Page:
For Species that Carry Dual Designations as Imperiled and Invasive, Can we Forge a Common Science Agenda Across Regions, Authorities, and Agencies?

Many fish species in North America (and beyond) are designated as imperiled in their native range, while the same species are designated as invasive where they exist outside their original distribution.  Most science and management objectives are conceived locally or regionally, and prioritized by societal concern over rarity of the imperiled species or severity of the invasive species' impact.  Rarely is the fundamental science or management objective developed for dual application to advance both recovery of imperiled species and control of invasive species.  Examples of dual status species include Brook trout (Salvelinus fontinalis), Alewife (Alosa pseudoharengus), and Lake trout (Salvelinus namaycush).  Each of these have experienced extirpation or severely reduced populations within their native range and are the subject of control and eradication programs where they are considered invasive.  For these three species alone, tens of millions of dollars have been invested in local and regional tools, technologies, science, and management actions without a strategy or overarching common agenda to bridge geographies, administrative jurisdictions, or leverage what we know about individual restoration and control efforts into a comprehensive science program supporting both. The goal of this symposium is to bring1) scientists and managers working on dual status species together to advance communication about tools, technologies, and scientific understanding of fish with dual status towards improving both control and restoration efforts,  and 2) regional fishery science and resource administrators together to identify impediments to forging common agendas towards transforming impact on control and restoration efforts from isolated to collective. There has been limited success in controlling invaders or restoring native fishes through isolated or regionally focused efforts and we hope that the presentations will enhance our understanding of how to leverage scientific progress in control or restoration efforts of dual status species into more efficient and comprehensive approaches supporting both.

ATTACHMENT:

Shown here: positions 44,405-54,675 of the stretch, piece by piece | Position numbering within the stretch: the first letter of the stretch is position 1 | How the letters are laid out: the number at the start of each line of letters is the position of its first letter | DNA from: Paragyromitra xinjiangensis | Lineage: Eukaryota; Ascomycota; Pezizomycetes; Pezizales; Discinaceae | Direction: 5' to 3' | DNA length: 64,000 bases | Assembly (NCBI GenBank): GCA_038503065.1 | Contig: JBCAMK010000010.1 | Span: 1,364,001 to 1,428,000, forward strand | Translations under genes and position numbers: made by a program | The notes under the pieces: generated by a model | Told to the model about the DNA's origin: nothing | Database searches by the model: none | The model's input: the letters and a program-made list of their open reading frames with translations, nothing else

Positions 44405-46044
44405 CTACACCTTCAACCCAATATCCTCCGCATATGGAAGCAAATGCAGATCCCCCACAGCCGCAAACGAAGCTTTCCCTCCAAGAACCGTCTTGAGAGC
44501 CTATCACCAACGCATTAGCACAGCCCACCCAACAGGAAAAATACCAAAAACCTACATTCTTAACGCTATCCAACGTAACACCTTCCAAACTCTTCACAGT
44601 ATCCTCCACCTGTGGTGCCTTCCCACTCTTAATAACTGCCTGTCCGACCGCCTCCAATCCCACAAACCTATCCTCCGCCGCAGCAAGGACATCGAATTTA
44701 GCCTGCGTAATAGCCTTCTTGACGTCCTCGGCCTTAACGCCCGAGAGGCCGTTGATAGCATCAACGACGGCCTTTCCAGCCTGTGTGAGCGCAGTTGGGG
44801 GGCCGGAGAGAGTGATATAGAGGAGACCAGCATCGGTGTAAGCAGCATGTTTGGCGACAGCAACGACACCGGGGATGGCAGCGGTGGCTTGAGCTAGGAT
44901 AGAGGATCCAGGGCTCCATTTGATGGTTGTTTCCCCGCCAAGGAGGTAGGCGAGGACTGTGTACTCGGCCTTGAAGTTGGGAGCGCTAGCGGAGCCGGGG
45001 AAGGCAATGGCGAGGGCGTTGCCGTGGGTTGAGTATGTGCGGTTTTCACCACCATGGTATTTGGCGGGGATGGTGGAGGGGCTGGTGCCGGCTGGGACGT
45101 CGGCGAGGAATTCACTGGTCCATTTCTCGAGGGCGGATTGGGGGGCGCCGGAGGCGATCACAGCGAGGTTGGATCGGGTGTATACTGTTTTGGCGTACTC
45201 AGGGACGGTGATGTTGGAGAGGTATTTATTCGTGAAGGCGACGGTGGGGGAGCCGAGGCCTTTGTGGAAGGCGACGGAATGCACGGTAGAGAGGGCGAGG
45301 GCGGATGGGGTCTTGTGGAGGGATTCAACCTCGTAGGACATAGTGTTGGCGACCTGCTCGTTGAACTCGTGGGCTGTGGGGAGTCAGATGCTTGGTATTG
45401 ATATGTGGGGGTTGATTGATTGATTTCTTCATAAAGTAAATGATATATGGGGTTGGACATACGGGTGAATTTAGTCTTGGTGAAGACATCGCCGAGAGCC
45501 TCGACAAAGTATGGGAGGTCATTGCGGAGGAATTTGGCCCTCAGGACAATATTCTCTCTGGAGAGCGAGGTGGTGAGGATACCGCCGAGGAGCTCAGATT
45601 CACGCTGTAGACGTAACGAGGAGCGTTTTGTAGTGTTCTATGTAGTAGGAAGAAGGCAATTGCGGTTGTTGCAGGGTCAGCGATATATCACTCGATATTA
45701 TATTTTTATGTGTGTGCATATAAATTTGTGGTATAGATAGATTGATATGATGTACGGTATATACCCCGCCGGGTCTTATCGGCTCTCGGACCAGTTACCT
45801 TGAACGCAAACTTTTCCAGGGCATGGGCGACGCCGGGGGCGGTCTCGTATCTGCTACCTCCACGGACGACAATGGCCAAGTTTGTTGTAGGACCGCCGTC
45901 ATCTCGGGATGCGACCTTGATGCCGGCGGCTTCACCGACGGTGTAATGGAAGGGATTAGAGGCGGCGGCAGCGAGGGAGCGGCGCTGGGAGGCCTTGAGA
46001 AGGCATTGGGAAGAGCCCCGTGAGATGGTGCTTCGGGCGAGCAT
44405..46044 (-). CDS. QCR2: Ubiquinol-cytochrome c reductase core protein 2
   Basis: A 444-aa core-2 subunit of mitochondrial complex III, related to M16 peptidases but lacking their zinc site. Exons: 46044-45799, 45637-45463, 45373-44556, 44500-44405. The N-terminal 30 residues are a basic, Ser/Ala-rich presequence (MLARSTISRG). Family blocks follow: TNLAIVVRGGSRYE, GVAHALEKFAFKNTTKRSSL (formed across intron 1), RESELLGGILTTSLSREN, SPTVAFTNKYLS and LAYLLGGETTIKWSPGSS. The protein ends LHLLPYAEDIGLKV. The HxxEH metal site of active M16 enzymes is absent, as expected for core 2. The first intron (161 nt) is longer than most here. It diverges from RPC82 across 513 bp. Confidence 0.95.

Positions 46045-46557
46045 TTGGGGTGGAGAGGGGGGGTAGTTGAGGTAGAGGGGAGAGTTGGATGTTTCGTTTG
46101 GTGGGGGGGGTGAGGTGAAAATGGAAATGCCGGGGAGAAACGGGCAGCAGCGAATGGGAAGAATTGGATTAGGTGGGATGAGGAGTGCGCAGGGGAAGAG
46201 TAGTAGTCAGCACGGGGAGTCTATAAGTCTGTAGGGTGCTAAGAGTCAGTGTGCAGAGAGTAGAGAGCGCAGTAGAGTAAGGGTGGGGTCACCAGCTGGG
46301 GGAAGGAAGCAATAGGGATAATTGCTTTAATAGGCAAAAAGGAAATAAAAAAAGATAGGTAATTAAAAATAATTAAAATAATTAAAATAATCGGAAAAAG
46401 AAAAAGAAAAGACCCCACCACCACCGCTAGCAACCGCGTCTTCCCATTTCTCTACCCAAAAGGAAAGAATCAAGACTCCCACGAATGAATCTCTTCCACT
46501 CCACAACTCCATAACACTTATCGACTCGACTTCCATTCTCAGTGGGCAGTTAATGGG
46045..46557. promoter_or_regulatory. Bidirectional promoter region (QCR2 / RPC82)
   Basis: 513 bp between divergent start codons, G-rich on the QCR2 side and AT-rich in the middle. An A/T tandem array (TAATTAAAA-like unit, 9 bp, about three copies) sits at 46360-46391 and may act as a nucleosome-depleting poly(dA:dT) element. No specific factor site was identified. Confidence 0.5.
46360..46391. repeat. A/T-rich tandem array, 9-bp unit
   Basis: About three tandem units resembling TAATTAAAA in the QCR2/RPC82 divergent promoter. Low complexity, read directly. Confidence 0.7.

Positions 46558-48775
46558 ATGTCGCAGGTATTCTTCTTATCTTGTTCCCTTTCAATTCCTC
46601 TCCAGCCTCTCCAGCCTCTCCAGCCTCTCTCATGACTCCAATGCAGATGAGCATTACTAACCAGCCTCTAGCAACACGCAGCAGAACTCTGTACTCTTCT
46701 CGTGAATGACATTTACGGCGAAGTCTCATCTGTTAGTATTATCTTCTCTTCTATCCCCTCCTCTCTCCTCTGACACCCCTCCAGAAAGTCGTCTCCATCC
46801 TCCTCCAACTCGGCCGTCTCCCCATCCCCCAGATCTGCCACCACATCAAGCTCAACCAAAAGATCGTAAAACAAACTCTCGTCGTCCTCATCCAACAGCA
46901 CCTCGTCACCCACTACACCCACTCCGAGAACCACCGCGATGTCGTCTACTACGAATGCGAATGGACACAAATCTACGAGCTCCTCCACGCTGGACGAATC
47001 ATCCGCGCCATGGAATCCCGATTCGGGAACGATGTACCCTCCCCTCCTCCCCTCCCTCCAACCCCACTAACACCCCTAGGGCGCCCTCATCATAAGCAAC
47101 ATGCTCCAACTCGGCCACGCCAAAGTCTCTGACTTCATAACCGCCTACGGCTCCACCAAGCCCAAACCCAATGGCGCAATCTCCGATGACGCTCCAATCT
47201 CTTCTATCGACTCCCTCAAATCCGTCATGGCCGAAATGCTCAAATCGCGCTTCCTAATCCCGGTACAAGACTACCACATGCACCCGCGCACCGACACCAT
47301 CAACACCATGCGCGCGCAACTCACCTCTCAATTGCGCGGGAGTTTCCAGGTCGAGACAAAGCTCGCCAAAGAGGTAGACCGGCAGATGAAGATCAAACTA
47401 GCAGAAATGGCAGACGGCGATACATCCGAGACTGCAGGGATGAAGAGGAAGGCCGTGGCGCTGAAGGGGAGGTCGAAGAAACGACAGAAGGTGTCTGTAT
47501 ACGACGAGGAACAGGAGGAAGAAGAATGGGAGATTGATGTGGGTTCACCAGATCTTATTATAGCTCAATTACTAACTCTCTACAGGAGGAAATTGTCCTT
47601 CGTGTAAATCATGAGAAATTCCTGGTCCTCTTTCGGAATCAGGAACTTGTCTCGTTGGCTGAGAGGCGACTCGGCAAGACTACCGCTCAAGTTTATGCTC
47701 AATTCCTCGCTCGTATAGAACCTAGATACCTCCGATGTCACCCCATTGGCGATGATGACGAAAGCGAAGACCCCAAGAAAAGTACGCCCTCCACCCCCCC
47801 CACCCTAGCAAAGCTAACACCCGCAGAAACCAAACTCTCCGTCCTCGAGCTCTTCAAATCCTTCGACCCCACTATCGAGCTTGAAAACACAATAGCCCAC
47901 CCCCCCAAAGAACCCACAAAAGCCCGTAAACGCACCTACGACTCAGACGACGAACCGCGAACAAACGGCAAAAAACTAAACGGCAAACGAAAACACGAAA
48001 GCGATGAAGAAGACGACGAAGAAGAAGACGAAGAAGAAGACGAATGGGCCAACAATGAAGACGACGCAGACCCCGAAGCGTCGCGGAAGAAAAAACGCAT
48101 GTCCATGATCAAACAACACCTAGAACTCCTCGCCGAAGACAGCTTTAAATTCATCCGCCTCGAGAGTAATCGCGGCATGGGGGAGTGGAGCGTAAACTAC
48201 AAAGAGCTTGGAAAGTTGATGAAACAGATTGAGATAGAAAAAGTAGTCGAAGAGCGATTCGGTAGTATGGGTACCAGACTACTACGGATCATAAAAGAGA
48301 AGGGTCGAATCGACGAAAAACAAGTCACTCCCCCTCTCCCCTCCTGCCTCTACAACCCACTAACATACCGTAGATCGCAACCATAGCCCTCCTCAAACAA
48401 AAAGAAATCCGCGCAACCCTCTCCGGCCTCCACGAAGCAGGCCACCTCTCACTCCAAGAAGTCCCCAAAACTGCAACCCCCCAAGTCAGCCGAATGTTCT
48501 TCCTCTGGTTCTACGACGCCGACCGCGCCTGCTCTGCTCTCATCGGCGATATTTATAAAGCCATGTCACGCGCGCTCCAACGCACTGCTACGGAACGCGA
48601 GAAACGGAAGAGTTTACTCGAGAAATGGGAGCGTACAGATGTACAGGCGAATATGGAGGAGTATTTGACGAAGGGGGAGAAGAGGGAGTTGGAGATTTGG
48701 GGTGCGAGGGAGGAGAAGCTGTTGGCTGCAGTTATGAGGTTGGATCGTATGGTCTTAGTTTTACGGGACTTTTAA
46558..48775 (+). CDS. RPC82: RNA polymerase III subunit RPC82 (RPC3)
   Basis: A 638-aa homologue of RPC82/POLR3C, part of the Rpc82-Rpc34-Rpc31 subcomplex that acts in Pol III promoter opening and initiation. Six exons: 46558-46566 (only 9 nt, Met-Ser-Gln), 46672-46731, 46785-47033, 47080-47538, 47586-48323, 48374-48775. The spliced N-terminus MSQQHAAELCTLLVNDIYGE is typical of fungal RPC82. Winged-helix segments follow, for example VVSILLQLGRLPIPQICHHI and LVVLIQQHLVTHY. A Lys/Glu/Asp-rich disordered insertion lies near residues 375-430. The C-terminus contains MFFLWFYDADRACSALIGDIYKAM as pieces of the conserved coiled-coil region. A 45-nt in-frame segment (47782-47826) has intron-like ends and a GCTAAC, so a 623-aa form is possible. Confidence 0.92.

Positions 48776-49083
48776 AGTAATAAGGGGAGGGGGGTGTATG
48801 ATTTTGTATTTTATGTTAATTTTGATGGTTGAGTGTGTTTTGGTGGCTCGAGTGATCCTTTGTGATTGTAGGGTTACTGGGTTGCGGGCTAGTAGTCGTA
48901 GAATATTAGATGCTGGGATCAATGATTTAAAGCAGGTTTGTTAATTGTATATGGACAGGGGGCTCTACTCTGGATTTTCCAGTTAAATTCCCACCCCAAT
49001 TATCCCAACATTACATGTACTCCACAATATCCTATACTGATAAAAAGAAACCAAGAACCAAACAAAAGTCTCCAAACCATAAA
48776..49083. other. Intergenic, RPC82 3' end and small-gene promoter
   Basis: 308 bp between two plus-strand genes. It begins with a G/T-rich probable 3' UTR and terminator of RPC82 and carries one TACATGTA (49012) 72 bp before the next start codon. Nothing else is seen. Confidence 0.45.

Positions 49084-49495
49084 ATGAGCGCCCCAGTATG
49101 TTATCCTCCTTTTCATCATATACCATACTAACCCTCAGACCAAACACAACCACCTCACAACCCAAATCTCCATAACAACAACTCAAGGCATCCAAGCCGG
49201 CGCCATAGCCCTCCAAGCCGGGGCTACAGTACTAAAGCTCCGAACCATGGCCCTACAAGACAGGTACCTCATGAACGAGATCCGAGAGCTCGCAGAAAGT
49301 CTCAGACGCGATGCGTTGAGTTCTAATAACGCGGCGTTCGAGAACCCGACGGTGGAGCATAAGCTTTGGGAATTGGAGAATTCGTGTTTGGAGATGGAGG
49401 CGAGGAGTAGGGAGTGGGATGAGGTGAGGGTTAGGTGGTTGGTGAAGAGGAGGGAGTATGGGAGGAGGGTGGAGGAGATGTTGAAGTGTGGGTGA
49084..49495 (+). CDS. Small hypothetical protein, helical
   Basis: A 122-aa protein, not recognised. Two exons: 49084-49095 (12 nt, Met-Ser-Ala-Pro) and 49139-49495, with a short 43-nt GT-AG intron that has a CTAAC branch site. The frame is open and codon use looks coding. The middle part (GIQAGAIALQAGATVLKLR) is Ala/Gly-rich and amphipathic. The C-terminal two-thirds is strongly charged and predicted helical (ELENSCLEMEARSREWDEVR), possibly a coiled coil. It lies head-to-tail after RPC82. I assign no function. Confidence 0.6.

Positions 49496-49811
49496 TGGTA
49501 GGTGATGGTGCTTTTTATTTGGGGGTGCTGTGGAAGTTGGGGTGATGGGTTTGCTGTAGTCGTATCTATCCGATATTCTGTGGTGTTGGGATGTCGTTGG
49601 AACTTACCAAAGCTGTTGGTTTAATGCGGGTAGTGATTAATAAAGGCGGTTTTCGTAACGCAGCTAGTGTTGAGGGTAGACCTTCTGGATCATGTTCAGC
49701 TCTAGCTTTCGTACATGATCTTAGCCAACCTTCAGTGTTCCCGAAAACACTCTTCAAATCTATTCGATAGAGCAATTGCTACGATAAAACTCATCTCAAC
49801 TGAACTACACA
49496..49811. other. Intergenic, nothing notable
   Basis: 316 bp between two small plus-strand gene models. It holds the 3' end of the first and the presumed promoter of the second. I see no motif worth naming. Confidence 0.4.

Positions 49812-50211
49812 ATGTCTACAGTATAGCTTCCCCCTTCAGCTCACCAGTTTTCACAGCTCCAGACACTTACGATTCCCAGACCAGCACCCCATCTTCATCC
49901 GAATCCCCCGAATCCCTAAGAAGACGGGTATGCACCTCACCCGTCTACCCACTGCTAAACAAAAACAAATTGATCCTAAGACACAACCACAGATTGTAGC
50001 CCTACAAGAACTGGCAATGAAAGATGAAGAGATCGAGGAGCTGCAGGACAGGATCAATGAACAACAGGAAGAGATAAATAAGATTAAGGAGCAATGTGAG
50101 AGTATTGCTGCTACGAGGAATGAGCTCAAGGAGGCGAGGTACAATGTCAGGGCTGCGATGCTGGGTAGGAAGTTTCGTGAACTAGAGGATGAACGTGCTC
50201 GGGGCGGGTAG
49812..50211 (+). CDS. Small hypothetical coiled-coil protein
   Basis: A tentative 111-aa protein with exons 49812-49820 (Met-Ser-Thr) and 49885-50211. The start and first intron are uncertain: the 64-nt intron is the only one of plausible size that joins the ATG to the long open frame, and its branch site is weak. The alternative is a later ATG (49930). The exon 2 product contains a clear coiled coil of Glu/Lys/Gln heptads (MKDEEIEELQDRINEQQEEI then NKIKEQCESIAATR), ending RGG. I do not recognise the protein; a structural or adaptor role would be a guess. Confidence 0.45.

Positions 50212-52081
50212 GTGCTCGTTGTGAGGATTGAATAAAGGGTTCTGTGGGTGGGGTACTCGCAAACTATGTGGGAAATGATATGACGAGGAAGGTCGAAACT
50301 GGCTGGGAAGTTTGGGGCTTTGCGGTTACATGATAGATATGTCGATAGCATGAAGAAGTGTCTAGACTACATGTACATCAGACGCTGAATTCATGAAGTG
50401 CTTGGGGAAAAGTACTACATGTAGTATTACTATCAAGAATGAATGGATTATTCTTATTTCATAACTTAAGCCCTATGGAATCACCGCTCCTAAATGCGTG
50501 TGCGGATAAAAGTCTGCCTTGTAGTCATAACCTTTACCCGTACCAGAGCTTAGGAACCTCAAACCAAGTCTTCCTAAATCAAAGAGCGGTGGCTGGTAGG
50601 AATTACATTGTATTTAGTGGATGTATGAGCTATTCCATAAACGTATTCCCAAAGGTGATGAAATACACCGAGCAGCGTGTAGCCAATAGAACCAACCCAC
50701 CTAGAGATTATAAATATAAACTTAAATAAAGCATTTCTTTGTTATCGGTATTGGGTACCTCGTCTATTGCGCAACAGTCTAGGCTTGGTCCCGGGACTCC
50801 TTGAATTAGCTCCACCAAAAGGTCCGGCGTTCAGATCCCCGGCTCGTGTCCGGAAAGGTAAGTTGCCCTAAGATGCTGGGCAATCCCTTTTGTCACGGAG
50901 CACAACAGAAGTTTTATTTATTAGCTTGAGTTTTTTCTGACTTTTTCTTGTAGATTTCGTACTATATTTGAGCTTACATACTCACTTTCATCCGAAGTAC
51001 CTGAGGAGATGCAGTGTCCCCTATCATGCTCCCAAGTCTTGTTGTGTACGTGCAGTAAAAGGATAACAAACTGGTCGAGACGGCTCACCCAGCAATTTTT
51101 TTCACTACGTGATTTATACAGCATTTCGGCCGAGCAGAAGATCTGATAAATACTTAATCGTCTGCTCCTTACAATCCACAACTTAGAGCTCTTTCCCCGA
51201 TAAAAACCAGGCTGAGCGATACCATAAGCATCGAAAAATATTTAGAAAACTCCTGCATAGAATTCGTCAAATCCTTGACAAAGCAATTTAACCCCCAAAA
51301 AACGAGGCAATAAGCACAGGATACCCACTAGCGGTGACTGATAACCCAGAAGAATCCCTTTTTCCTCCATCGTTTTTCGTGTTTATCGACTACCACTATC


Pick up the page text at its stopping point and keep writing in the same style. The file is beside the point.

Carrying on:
Russ Strach
Kurt Newman and Michael Hansen
See more of: Symposium Entries